In November of 2013, The Paley Center for Media selected Crawford Media Services to augment, edit and create descriptive metadata for its archival recordings of US broadcasts of Olympic Games and Olympic-related programs, dating back to the 1960 Olympic Winter Games in Squaw Valley and running through the 2012 Olympic Games in London.
The Paley Olympic project included many intricacies and challenges, which were addressed and delivered successfully, and serve as an example of the ways Crawford can appropriately address intricate contextual metadata standards. The main challenge of the project was the depth and length of the required contextual descriptive metadata in the form of Subjects, Summaries, Credits, and Commercials. There were 1200 metadata records created for over 3,000 hours of content.
The media assets varied between 30- to 90-minute broadcast lengths, with corresponding Summary fields comprising of 100-1,500 words, containing up to 100 named individuals, and over 10 Olympic events. The Summaries were long-form descriptions of the Olympic broadcast materials, with specific format requirements and controlled vocabulary. Each section of the Summary field included the Sports Commentator’s Name, a description of the Olympic Sports event covered, and a pre-specified format for listing top contenders and winners from each Olympic Sports event with corresponding representative country affiliation.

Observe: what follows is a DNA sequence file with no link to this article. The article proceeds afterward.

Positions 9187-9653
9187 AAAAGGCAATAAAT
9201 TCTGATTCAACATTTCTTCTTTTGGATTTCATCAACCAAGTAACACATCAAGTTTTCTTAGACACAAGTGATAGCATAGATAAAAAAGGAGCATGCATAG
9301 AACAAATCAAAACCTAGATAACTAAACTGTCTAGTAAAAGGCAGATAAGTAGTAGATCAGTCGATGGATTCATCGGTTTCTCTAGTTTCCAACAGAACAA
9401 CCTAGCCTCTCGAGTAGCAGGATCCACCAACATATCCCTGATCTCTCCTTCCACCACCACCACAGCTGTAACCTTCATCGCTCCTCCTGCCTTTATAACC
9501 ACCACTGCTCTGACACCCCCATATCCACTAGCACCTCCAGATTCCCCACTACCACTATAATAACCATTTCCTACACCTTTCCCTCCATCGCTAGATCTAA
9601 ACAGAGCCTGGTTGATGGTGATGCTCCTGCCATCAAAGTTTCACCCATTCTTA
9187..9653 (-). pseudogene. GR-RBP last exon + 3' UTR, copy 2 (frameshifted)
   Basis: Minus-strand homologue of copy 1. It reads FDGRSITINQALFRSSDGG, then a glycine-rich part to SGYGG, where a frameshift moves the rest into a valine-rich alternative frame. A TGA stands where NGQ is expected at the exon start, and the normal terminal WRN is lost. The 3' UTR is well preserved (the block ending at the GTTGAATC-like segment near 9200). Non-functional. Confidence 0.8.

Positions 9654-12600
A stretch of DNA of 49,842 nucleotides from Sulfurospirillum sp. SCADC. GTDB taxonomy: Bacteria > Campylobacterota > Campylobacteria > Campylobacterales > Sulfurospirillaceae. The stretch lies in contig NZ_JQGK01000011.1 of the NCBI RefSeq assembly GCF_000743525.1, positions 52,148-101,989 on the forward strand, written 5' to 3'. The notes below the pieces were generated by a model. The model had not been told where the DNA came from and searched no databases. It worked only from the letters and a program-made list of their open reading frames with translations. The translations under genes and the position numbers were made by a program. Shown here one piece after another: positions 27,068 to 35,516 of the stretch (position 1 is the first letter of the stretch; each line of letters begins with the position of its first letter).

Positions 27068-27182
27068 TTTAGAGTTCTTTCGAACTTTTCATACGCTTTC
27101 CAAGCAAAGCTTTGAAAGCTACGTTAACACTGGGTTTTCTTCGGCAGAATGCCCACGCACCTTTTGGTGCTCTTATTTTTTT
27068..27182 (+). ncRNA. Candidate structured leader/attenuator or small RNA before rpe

In addition to the Summary section, each individual in the media asset was credited in order of importance, with Executive Producers appearing first in the credits list, followed by Sport Commentators and Athletes, and last, commercial talent and/or cameos.
A particular challenge in this project was the international nature of the broadcast materials. In this case, we needed to verify each Athlete name for correct spelling and country affiliation. Since this project included Olympic broadcast materials from games as early as the 1950’s, we also captured various historical elements of the broadcasts and verified correct naming conventions based on the time period in question. Each commercial from the broadcast materials also was recorded within a pre-specified format, with no product name or company name going unverified. There were thousands of commercials recorded for the project.
The variable length of the Summary, and the sectioning therein, also proved a challenge to the Quality Control team, who had to read through and check spelling, grammar, naming conventions, and correct pre-specified formats for all assets in question. They also verified the correct spelling of all international Olympic athletes, guests, Sports Commentators, and celebrity cameos.